I adopted an all-organic, cancer-fighting diet of only gluten-free whole grains, and no sugar, alcohol, or dairy. In between my surgeries and during the recovery phase, my daughter and I played around in the kitchen to come up with a granola recipe that did not contain the gluten, dairy, soy, and sugars found in most granola on the market – and just as importantly, did not sacrifice taste.
During this difficult time, my new homemade granola offered me the crunch I craved with a tad of sweet flavor.
How I Realized My Second Act – ParkLanePantry Granola
This was the start of my journey that finally led to the perfect granola recipe. It met all my requirements – gluten-free, vegan, non-GMO, free of canola oil, grains, soy, and refined sugar with good flavor, good crunch, and nourishing all-natural ingredients.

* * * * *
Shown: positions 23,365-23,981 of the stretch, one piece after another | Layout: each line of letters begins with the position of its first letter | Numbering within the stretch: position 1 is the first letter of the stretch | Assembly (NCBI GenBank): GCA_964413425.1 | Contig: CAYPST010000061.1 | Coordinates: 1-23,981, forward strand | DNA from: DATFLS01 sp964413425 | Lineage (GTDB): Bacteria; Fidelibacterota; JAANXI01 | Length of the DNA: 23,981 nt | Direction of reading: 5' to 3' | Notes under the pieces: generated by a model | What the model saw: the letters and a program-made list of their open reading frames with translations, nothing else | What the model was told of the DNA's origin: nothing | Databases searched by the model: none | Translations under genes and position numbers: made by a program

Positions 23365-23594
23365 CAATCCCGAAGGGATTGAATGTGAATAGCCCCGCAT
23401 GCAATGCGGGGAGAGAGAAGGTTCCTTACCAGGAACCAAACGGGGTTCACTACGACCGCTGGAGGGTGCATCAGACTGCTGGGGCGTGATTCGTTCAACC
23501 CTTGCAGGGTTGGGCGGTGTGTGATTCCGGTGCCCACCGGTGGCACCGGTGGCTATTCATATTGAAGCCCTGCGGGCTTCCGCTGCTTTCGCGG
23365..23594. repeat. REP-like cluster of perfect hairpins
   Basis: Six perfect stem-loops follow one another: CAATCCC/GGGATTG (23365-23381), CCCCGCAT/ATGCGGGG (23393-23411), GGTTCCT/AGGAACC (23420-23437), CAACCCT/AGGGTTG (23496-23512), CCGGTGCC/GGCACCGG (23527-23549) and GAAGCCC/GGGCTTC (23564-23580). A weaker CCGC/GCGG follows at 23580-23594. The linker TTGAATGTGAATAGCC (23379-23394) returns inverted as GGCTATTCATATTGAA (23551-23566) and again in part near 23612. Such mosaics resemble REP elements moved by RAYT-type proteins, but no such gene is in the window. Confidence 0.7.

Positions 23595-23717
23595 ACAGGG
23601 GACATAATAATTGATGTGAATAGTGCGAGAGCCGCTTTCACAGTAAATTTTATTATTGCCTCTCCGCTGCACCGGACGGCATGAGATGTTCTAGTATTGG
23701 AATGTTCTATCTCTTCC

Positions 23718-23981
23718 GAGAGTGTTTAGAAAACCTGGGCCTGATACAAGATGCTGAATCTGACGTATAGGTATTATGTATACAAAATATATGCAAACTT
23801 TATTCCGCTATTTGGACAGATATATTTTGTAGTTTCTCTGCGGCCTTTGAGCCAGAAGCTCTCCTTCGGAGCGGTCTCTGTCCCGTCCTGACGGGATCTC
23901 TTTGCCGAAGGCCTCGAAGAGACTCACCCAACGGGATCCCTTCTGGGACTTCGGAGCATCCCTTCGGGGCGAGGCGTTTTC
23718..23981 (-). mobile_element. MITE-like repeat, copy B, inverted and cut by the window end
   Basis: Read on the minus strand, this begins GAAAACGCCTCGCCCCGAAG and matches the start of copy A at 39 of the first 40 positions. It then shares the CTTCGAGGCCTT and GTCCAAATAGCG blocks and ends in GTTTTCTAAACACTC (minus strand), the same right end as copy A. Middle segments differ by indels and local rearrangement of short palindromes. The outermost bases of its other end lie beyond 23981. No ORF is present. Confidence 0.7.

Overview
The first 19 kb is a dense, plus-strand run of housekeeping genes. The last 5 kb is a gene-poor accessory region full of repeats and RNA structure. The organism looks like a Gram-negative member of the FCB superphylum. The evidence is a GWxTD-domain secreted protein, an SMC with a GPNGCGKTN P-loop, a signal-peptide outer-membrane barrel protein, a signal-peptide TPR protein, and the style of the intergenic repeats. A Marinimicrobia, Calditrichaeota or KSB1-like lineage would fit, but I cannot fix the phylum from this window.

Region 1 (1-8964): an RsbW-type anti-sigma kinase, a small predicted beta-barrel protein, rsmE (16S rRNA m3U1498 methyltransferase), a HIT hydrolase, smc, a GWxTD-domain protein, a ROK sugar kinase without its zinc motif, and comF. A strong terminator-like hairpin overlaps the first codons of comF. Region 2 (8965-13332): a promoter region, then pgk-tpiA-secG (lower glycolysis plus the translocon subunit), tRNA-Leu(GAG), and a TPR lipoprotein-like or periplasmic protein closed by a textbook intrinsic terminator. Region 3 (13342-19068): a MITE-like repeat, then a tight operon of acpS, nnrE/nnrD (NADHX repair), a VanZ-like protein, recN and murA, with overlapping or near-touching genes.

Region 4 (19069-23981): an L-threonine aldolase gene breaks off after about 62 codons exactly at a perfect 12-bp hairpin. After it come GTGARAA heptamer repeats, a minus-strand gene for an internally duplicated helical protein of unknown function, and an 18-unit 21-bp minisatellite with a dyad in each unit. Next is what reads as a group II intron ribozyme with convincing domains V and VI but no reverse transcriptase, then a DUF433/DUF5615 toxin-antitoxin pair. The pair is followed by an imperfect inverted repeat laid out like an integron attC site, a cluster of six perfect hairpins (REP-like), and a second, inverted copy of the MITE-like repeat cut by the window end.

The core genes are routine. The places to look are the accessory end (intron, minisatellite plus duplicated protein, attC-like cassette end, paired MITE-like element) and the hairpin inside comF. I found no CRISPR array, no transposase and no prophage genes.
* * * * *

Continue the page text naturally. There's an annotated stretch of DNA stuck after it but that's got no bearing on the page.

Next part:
Fast Forward to early 2019. My sister introduced me to Tiffany Lustig, an executive MBA student at SMU who asked me if she could “hypothetically” launch my granola as a start-up for her entrepreneur class at SMU. I agreed and soon thereafter she conducted a blind taste test featuring all the top market granolas, gluten-free and otherwise. To my surprise, ParkLanePantry scored highest on taste and texture. We decided to officially launch my product as a real business, starting on April 27th of this year and we haven’t sat still since.
I enjoy this venture every day. I wake up excited to share my small batch of granola because I infuse each batch with Emoto’s positive vibes of love and light. ParkLanePantry allows me to share my wellness journey with others which created a healing outcome for me and a delicious product for all.
About the Author: Elaine Pearlman